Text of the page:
When dry, lay the two broken ends together on a flat surface and using wedges line the board up. Make sure that the rails, deck and bottom line up perfectly. Mark on the other end of your surfboard the insertion points of the dowel and drill 2 holes.
Next, attach with masking tape, four splints to the biggest end of the broken board. You will need to use wedges, so that the splints hold the two pieces in line. Prepare a hot mix of resin (not too hot!) and use it to glue the two ends together.
Don't forget to put resin on the dowel joints as well. Just slide the smaller end of your board into the splints and when the ends are in perfect alignment leave to dry. Make sure everything lines up before you apply the resin as a hot mix will give you a short working time.
The next step is to fill the open holes and cracks of the join. Using filler resin fill the cracks even with the surface and apply a cover sheet. When dry, rough sand the joins to give the final application of resin something to stick to.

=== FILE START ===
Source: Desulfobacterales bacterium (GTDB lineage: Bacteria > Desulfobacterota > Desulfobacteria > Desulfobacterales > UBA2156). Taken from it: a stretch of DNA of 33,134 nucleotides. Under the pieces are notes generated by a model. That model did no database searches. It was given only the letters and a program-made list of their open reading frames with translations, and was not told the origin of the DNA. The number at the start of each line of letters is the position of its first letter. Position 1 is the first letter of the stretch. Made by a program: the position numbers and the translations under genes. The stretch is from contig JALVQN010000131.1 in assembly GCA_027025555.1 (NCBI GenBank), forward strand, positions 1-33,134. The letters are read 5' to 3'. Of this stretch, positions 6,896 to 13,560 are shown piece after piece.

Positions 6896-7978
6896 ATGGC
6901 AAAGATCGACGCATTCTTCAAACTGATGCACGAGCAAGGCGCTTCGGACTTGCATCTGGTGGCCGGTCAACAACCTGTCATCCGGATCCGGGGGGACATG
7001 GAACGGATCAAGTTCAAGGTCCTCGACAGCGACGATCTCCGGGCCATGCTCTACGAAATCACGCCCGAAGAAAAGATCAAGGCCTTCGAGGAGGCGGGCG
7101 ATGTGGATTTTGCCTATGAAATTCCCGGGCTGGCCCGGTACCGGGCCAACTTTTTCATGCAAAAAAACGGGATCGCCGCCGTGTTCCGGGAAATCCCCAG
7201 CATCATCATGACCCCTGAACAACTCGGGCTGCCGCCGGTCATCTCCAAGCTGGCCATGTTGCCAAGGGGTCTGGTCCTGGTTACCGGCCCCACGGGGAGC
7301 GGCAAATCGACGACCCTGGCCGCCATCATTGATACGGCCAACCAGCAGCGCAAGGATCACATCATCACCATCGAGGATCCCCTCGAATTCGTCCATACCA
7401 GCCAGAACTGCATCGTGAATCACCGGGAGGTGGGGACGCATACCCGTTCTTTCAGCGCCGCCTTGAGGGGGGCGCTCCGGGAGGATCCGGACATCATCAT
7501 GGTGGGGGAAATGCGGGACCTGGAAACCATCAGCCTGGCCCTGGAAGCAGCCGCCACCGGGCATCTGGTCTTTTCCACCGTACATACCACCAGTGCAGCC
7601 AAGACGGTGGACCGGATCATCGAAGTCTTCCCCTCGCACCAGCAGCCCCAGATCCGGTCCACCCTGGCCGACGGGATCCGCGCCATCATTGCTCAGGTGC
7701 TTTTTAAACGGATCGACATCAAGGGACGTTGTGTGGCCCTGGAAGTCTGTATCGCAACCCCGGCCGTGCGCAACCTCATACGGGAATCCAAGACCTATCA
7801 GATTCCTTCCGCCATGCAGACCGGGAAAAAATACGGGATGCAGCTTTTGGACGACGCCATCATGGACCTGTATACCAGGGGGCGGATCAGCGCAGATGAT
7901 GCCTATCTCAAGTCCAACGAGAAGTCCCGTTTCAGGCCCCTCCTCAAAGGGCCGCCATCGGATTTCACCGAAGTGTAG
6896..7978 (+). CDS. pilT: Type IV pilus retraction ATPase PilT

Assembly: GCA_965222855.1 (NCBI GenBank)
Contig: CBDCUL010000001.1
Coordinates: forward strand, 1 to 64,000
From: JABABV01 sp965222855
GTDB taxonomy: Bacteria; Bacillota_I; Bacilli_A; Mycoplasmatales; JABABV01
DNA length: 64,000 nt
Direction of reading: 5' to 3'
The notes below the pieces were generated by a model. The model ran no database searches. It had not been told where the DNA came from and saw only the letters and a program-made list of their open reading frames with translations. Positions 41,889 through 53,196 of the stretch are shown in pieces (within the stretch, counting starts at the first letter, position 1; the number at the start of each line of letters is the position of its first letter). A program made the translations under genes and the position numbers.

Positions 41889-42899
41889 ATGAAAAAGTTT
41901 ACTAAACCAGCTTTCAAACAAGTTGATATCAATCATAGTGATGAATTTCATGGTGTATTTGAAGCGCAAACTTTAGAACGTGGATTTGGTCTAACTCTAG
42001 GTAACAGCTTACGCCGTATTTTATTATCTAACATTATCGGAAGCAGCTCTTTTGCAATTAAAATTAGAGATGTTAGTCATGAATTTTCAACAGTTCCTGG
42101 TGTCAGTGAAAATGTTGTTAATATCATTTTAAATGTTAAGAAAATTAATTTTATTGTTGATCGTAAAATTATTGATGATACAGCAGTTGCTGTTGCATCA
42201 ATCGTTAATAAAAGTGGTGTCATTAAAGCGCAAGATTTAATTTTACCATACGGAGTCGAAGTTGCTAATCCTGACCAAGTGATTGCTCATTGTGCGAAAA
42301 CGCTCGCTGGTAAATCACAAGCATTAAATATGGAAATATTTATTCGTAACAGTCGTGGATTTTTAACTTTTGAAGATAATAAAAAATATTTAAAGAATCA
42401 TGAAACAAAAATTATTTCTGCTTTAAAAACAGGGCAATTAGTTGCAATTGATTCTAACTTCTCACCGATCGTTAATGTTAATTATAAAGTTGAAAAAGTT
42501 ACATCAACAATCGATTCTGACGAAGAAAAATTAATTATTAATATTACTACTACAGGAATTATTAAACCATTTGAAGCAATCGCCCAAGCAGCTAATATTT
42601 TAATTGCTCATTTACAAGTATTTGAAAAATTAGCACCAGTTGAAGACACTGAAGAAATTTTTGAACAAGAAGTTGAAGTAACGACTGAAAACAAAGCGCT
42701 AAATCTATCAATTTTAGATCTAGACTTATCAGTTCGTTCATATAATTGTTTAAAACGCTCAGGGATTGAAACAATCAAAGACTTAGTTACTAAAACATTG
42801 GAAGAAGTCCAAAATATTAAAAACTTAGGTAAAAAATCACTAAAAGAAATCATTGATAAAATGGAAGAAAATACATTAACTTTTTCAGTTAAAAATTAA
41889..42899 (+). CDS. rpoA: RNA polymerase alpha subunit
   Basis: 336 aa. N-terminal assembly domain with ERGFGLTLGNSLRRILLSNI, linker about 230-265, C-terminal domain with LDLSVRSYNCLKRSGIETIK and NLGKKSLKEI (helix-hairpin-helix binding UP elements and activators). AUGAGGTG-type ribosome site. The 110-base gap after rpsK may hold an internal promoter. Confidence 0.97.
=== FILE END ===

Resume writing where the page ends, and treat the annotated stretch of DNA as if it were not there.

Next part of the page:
Cut 2 strips of 6oz fiberglass cloth (1 for the top and 1 for the bottom) wide enough to cover the join and the area you previously sanded and long enough to overlap on the rails. One side at a time, lay the cloth in place and apply laminating resin using a paintbrush or squeegee and make sure all of the cloth is wet and turns clear.
Sand off any edges if needed, and apply a final coat of finishing resin with a paintbrush. Finally, sand with wet and dry sandpaper and water.
FCS plug repairs
FCS (Fin Control System®) fins and plugs are designed to break off at the fin tabs when they hit rocks or you. This minimizes damage to you and your board. If this happens just undo the fixing screws and remove the fin tabs with a small screwdriver.
Replace the fin and you're ready to go surfing.
Sometimes though, the FCS fin plug can be damaged and you will need to replace it.